Jump to content
  • Welcome to the eG Forums, a service of the eGullet Society for Culinary Arts & Letters. The Society is a 501(c)3 not-for-profit organization dedicated to the advancement of the culinary arts. These advertising-free forums are provided free of charge through donations from Society members. Anyone may read the forums, but to post you must create a free account.

Lunch With Children in Paris - 3 1/2 & 6


Shaya
 Share

Recommended Posts

We are back from our trip to France and I'm happy to report that we had an incredible vacation. We were there for two weeks, and spent about half of our time in Paris and the other half in the gorgeous town of Bourg d'Oisans which is 45 minutes from Grenoble and sits at the foot of the alps, surrounded by some of the most beautiful scenery I have ever seen.

While I had been tp Paris several times in the past, this was our first time taking our small children, and I did not want any surprises. While I easily planned the touring portion of the visit, I found myself uncertain as to how the meals would go. As I mentioned above, we were staying with friends, and so lunch was our main restaurant meal of the day, with lighter dinners eaten later at home.

I was determined to enjoy great food while at the same time keeping the kids (and the wait staff too!) relaxed and able to enjoy the food. Something clicked when John said to just bring crayons and stickers and everyone will be happy. As simple as this sounds, it was not my usual habit, but it seemed to make a lot of sense. So I bought a little sketch pad for each boy and brought along some crayons and colored pencils, and a few stickers for fun. And guess what? It worked like a charm!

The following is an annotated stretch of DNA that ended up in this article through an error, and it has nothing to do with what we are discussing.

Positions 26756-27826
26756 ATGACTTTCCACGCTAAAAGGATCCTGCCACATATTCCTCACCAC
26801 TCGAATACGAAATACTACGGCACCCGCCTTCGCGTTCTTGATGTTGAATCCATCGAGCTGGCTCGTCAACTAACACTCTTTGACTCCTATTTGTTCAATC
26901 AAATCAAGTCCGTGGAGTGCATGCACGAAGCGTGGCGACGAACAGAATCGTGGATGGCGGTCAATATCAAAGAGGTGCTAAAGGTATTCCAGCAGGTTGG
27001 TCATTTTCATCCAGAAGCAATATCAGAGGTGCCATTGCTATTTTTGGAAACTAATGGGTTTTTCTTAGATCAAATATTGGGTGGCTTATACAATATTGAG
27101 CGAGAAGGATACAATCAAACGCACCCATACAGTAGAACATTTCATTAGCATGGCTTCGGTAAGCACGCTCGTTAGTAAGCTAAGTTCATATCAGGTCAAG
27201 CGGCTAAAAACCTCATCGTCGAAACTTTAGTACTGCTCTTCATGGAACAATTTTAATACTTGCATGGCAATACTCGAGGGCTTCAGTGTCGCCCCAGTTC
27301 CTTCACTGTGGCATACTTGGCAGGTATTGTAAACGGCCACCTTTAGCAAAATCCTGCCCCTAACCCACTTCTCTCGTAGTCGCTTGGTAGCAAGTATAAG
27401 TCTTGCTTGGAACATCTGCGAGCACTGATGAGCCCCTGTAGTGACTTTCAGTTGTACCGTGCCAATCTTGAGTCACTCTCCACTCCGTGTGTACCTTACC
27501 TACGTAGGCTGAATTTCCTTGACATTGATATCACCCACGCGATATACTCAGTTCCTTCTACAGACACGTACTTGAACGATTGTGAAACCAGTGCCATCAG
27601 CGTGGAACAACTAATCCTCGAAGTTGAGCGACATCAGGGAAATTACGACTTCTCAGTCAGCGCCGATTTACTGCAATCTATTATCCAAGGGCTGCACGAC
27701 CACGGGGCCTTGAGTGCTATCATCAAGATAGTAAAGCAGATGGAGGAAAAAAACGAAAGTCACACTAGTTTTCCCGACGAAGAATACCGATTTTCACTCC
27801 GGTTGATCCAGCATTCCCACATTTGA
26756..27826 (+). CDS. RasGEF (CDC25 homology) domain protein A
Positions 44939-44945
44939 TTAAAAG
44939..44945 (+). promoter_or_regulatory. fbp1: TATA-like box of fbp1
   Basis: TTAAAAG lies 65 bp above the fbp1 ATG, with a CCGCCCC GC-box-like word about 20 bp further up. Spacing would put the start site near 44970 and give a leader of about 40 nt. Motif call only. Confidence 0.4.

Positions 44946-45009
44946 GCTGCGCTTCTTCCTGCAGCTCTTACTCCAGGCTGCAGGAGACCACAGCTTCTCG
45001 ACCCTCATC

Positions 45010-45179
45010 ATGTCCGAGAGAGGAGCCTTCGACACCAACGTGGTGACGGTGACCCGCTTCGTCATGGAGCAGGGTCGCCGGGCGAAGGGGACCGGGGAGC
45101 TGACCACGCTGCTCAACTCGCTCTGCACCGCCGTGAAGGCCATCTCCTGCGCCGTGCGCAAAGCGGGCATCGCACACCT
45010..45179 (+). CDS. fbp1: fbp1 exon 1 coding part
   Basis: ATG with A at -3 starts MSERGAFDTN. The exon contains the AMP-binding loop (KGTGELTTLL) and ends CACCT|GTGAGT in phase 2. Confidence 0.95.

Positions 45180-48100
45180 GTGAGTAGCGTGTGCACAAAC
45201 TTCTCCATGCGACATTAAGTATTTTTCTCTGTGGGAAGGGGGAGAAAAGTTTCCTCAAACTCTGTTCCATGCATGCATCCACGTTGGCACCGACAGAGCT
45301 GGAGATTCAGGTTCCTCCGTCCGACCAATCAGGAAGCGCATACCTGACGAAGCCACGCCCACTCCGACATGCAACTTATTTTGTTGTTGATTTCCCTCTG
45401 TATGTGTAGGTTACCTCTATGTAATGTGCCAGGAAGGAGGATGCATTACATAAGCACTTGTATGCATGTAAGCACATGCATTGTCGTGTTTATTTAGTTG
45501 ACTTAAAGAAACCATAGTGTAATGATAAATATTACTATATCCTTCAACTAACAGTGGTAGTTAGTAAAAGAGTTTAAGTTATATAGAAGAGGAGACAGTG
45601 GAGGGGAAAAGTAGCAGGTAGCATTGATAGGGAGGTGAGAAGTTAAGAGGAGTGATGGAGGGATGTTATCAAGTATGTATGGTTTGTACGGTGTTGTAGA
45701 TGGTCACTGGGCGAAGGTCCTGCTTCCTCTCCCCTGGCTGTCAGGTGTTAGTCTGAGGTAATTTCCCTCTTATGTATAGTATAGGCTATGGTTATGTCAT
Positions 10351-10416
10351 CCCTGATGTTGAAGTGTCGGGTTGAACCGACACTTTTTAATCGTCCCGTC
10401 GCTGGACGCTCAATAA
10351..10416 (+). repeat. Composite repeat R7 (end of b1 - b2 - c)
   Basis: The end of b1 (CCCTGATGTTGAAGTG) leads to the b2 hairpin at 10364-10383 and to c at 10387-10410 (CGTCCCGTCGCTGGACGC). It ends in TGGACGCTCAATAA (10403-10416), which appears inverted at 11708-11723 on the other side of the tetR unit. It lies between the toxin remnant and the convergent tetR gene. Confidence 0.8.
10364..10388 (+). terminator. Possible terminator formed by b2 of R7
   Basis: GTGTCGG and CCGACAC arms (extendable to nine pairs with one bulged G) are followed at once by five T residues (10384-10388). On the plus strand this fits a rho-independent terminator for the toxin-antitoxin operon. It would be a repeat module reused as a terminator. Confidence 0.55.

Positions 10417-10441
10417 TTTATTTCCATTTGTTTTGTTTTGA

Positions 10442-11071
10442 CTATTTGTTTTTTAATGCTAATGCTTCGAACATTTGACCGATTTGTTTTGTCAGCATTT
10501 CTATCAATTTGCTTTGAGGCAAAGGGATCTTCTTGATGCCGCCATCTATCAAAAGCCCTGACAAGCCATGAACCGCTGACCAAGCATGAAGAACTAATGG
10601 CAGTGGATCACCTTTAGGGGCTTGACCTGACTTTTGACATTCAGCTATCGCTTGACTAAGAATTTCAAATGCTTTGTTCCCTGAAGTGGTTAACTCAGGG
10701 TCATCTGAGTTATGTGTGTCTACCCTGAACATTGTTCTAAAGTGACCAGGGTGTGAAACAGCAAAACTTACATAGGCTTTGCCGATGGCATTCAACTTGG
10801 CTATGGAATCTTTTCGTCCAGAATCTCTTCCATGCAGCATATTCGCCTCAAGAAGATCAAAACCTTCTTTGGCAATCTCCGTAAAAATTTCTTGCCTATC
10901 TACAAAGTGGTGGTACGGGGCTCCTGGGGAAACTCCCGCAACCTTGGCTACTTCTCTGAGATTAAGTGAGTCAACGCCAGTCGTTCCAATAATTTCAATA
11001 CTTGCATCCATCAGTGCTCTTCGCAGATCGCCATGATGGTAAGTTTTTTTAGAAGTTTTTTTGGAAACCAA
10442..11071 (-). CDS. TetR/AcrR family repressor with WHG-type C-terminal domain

Thank you to all of you who provided advice and comfort as I was planning the food portion of this trip. I will describe our experiences in Paris and perhaps in a separate thread will show some of the homemade meals we enjoyed in the Alps.

We enjoyed lunches at the following restaurants:

(1) Au Petit Tonneau - 20, rue Surcouf (7th)

(2) Au Pied de Cochon - 6, r Coquillière

(3) Le Comptoir - 9, carrefour de l'Odéon, 6th

(4) Le Saint Germain - 62, rue du Bac, 7th

(5) Au Gamin de Paris in le Marais - 51, rue du Temple, 4th

While the first three were planned, the last two were places we found as we were walking about. I personally would have been more choosy on these last two, but we chose Le Saint Germain after a long day of shopping, and it was well after 4pm before we sat down to lunch! Au Gamin de Paris was chosen while seeking out a place to eat with friends - and by then I had dragged them halfway around the city for some of our other meals, so I decided to go with the flow!

Edited by Shaya (log)
Link to comment
Share on other sites

The meals went really well, I believe, for the following reasons:

(1) We would start our days around 9:30am, so would not sit down for lunch before 2:pm. This worked in our favor as the restaurants were quieter at this time, the waiters less rushed and the clientele more relaxed.